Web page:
2000-01-08 / Columnists

School Scope

by Howard Schwach

The sudden disappearance of the chancellor has led to lots of speculation as to what will happen in the coming months. I have looked into my trusty (if a bit cloudy) crystal ball. Foudini would have been proud.

Here is what will happen this year:

  • January 12: The central school board announces that it has bought out Rudy Crew’s contract. As part of the deal, Crew gets his townhouse moved from Brooklyn to Seattle and he becomes one-third owner of the New York Jets. He also gets $4 million a year for life and all the rent from the Empire State Building and JFK Airport for the next four years. A board spokesman says, "this is a good deal for New York City because it will give us a chance to hire a real leader in Crew’s place."
  • January 13: The mayor, bypassing the board of education, announces that ex-aide Randy Levine would become the interim chancellor. Levine, who spent a short time as president of the Yankees after leaving City Hall, expresses his delight over the new role by saying, "I’ll hit a homerun for the mayor and run all those know-nothing educators out of Livingston Street." Giuliani, who admits that Levine will take some time away from his job to help run the mayor’s bid for the senate, answers a reporter’s question by stating, "education credits, we don’t need no stinkin’ education credits."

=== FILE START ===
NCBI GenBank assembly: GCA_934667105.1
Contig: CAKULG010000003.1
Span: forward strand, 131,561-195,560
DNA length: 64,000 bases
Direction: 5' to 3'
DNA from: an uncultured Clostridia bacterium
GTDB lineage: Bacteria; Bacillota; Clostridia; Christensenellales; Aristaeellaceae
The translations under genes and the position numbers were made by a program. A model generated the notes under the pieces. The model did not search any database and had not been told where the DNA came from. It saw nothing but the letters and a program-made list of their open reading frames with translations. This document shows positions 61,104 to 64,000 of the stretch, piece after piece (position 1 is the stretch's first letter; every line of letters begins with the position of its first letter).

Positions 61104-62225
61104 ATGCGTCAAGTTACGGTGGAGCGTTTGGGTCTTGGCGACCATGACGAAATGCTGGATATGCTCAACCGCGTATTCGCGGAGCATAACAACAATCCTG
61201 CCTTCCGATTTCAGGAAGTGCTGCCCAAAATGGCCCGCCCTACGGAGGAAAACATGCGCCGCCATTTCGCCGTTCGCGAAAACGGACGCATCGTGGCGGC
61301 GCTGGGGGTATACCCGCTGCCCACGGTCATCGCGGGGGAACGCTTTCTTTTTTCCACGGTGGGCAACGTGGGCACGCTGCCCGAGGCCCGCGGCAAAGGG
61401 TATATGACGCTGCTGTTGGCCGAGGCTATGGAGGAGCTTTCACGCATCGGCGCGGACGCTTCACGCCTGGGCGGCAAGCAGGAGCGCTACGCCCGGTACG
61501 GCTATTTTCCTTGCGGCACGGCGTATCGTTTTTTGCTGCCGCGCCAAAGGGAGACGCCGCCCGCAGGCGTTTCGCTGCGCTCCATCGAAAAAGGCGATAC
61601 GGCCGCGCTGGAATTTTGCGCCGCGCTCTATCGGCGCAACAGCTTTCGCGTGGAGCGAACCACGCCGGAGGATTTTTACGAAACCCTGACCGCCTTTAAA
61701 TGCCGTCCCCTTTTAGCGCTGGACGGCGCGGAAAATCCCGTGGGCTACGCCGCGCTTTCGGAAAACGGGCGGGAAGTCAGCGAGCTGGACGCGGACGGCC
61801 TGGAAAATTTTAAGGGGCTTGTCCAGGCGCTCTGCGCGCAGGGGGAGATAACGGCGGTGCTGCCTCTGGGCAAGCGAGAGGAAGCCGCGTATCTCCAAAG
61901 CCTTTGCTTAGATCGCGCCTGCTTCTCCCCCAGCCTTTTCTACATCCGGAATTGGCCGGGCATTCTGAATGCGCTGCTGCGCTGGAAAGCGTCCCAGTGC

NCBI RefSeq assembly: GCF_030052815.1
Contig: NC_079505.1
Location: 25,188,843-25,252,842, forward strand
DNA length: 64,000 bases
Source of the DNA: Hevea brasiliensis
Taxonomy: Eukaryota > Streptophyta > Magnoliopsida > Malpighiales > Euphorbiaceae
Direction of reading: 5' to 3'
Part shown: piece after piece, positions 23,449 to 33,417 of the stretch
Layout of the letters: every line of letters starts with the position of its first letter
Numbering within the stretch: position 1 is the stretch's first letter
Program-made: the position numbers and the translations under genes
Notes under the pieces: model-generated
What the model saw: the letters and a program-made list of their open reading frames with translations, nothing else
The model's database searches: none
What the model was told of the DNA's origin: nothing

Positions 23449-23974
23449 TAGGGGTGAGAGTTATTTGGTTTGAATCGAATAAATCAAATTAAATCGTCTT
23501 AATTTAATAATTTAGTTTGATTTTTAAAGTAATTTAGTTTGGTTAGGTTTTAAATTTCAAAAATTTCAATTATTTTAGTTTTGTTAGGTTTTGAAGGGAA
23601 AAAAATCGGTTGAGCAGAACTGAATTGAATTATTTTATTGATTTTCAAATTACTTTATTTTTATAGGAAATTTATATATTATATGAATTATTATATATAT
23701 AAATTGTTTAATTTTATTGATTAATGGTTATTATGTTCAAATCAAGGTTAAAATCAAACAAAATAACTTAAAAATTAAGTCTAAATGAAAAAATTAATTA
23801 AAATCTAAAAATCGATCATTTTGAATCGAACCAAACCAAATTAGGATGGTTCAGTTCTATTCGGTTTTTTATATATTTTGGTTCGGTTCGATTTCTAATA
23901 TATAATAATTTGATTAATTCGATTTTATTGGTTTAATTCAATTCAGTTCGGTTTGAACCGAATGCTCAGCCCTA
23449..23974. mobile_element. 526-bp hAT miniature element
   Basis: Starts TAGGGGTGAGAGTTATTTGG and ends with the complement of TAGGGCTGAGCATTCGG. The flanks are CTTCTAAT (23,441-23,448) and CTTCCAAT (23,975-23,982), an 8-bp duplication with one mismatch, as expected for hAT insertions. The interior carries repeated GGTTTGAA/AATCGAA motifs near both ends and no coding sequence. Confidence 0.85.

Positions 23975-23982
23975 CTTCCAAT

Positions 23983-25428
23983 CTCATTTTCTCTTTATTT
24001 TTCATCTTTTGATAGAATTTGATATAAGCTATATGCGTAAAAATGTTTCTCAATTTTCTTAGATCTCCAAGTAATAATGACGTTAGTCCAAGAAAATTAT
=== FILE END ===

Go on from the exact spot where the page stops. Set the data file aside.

• January 25: The State Commissioner of Education announces that State Education Law requires that a chancellor have a Masters degree with 24 credits in education, a supervisory license and at least three years of full time administrative or supervisory experience. He refuses to waive the law for somebody who seems to have "such a great disdain for education."
  • February 21: The mayor and the board of education make a joint announcement that Beverly Hall, former District 27 superintendent, former board deputy chancellor, former chancellor of the Newark (New Jersey) and Atlanta (Georgia) schools will be the interim chancellor and a candidate for the permanent job.
  • March 3: Hall announces with great fanfare that she has the panacea to all of the city’s educational ills. She orders that all teachers use "Learning Objectives" rather than "Aims" in developing lessons. She earmarks $145 million to the efficacy institute to teach teachers how to write learning objectives. The money needed for this staff development initiative forces the city to raise class size in grades K-3 and to cut money for "Project Read." "It will be worth it," she tells shocked reporters.